Louie Barry gaining a football education

“In a world of England youth football, they all know Louie Barry because he’s the best 16-year-old in the country – and he’s just gone to Aston Villa.”

Those were the words articulated by Aston Villa Chief Executive, Christian Purslow, in February last year.

There was a buzz of media attention when the West Bromwich Albion wonderkid signed for Barcelona’s ‘La Masia’ academy in August 2019.

As the only ever English player to join the most prestigious academy in the world, it’s undoubted that Barry is a player with not only serious capabilities now, but astounding potential.

That’s the main reason why Purslow was so desperate to evade the likes of Manchester United, Liverpool, and Paris St Germain to signing the striker for Villa for around £880,000.

Barry, a versatile attacker having played on the left-wing as well as his preferred position up front, has his sights set on becoming a first-team player in the claret and blue of the future.

But why did his move to the finest academy in the world only last for a six-month stint, and how come Villa managed to sign one of the hottest prospects in youth football in the country?

Barry at the Baggies

West Brom were the first team to realise Barry’s potential when they signed him up to their academy in 2009. Despite coming from a Villa supporting family, and supporting the Villans for his whole life, he remained at the hawthorns for a decade.

During this time, he progressed through the youth ranks, gaining many more admirers with every passing game. Through his impressive performances in the Baggies U23 side (aged only 15 at the time), Barry was beginning to establish himself on the international stage.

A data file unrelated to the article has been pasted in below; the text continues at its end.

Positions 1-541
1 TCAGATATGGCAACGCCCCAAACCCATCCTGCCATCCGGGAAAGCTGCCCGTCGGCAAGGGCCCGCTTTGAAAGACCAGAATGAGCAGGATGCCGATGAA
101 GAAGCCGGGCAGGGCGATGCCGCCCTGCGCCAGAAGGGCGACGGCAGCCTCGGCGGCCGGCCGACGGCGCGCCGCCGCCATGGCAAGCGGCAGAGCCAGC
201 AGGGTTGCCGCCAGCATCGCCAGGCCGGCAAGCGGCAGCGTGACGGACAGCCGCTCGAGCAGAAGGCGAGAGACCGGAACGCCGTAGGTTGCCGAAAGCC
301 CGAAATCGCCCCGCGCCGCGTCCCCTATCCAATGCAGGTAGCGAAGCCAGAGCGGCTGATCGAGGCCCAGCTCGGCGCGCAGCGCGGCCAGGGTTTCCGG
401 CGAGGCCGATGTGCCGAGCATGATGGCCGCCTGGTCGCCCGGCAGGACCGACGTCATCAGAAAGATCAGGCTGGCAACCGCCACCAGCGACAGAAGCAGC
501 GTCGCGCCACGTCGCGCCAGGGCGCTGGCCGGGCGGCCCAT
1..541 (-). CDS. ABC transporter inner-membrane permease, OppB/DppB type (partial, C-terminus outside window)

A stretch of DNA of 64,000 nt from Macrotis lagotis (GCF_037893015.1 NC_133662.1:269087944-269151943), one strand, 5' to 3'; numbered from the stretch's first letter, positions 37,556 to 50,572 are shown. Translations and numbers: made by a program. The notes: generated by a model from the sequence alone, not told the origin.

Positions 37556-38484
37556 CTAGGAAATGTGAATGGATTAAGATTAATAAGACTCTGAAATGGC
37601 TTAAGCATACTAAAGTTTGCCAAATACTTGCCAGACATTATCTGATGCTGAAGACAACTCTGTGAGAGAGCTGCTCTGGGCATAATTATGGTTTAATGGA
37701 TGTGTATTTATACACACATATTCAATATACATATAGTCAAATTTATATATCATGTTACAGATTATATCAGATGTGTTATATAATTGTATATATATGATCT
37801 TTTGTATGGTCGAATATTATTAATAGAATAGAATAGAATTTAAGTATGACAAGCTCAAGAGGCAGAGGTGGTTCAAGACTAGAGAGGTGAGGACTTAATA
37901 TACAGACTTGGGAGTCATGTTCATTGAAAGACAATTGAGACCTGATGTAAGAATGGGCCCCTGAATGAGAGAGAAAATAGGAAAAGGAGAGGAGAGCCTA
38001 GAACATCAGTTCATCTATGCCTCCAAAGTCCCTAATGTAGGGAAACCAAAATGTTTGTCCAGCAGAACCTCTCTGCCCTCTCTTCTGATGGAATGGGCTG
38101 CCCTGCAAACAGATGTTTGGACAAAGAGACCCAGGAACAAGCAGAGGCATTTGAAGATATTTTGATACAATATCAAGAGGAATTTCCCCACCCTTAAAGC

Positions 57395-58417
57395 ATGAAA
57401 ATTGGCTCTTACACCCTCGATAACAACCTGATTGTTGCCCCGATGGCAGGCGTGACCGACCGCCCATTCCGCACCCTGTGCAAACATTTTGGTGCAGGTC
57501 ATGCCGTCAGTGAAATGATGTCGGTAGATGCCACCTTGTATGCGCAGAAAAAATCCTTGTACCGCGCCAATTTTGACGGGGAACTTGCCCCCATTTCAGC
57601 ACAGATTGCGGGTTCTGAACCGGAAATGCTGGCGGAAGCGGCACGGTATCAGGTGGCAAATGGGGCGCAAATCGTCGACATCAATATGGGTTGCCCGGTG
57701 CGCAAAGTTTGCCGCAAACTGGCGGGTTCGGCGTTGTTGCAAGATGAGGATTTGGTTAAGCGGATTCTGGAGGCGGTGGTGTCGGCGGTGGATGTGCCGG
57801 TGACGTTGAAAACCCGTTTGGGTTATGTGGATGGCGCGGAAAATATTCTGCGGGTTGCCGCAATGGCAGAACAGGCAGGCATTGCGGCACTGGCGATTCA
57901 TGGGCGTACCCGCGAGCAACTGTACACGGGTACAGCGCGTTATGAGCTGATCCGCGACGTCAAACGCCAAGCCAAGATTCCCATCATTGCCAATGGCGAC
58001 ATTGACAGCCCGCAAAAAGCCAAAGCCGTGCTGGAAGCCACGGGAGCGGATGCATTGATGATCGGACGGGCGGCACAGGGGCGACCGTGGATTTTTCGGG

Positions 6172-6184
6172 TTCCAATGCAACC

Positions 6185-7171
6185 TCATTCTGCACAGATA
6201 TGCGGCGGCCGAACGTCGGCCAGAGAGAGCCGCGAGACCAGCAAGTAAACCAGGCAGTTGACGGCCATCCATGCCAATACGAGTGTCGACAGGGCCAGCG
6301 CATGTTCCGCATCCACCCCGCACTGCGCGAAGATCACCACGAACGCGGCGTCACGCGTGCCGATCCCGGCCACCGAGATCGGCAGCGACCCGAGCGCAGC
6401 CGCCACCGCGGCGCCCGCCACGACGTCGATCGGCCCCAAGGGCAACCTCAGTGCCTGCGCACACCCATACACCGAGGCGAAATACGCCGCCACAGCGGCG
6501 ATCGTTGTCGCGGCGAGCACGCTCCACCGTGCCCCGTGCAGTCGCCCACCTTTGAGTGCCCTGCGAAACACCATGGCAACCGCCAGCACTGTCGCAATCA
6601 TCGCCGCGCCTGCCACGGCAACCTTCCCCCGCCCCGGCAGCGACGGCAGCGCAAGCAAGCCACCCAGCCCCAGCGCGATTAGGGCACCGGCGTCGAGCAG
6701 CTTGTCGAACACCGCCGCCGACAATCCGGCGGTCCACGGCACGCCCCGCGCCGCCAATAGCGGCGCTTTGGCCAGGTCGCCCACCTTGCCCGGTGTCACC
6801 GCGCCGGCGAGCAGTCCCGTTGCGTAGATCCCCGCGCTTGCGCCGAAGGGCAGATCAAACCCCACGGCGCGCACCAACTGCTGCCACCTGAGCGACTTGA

During an England Under-15s tournament in 2018, Barry scored ten times – in half as many matches!

Barcelona sign Barry

His indisputable eye for goal persuaded the Spanish giants to sign the young striker to their world-renowned academy complex, ‘la masia’.

Barry made ten appearances in total for Barcelona’s academy – scoring twice.

However, the summer he signed coincided with industrial changes that occurred in the Catalan boardroom. Unfortunately for Barry, this meant that those who’d talked him into signing for the club soon departed.

The wholesale changes in the hierarchy caused disruption and understandably, Barry was unable to focus solely on what mattered on the pitch.

Added to the disruption was the legal dispute between West Brom and Barcelona where Albion claimed that Barcelona still owed them £100,000.

It was only recently decided that Barcelona didn’t owe the midlands club any compensation.

“He was very unsettled and we sensed an opportunity,” said Purslow, who was the driving force behind bringing Barry back to the midlands.

Barry signs for boyhood club

In his first three games for Villa’s academy, Barry assisted three and scored three himself. The manager at the time, Dean Smith, described him as having “really good movement” as well as labelling him “a bright young kid”.

Since the shocking turn of events that lead to Barry and his U18 teammates playing as the first team in that FA Cup tie against Liverpool early this year, Barry’s fledgling career has continued developing at a whirlwind pace.

Levelling the match at 1-1 before half-time, Barry notched a goal in the most incredible of circumstances on what was his Villa debut, and to this day, his solitary Villa appearance.

Loaned to Ipswich

This season, Barry has been loaned to League One Ipswich Town for a more natural first taste of professional football.

Unfortunately, the Villa prospect has found playing time difficult to come by for the Tractor Boys. Making fewer than ten appearances, it’s reported that Villa will recall the striker in January and look at finding him a more suitable club for the second half of the campaign.


The hope remains at Villa that Barry will become a formidable striker for the Villans in the future. Academy manager Mark Harrison stated, “We firmly believe that he can be an outstanding number nine for this football club.”

Still only 18, Barry has plenty of time to hone his skills before first-team bosses are calling on him to score Villa’s goals in the Premier League.

Original Source: A Villa Fan

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